One such company is PS Nutraceuticals. It employs aeroponics farming, a method that involves suspending the roots of crops in air and applying mists. The method, which takes place in a controllable environment, has numerous benefits such as requiring minimal water, electricity and labour. Crops are also quick to harvest and there are limited pests.

Founded in 2016 by Samson Ogbole and O.P. Okocha, the company hopes that by setting up farms which use this technology, it can help ensure food security in Nigeria. “Soilless farming is one of such technologies which can help ensure food supply,” says Ogbole. “It isn’t a way to replace soil but rather to complement soil.”

PS Nutraceuticals uses aeroponics farming, which involves suspending the roots of crops in air and applying mists to help them grow. Credit: PS Nutraceuticals/Samson Ogbole.

The method has been tested on more than 200 crops, including tomatoes, ginger, onions, rice and even flowers. Food can be produced at any time of year and the spacing system enables higher productivity. “Food production should not be seasonal because hunger is not seasonal,” Ogbole adds.

As well as being environmentally friendly, the method attracts investment from banks and individuals, Ogbole says, although he admits the sector has traditionally struggled to find funding. “The absence of technology [in traditional practices] means farming isn’t fully predictable, meaning it can’t be easily insured and thus makes it unattractive to investors,” he says.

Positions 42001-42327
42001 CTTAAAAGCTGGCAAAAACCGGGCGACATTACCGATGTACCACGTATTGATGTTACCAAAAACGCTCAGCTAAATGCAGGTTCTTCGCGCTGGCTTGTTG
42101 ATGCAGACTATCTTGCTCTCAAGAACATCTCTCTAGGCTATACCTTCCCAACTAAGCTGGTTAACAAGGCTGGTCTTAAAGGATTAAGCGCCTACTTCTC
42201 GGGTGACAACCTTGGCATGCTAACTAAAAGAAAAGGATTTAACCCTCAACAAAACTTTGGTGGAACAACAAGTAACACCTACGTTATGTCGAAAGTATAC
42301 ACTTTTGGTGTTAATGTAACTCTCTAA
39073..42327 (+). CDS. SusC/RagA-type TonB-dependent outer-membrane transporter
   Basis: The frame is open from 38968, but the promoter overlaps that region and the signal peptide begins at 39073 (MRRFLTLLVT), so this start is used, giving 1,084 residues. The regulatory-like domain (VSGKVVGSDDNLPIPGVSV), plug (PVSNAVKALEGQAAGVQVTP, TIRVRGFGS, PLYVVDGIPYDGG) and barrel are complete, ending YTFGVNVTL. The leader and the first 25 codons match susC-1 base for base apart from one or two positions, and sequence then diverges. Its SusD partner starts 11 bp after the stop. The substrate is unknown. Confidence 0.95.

Government is also tapping into the entrepreneurial spirit. PS Nutraceuticals is in partnership with Lagos state in a scheme to grow rice and tomatoes to feed the growing population. The company is using aeroponics and vine-cutting technology in collaboration with the International Institute of Tropical Agriculture on YIIFSWA-IIa project that seeks to provide affordable, high-quality seed yam tubers for smallholder farmers in Nigeria and Ghana. It has recruited 40 local farmers in Oyo and Ogun states to work on the project.

Cutting the waste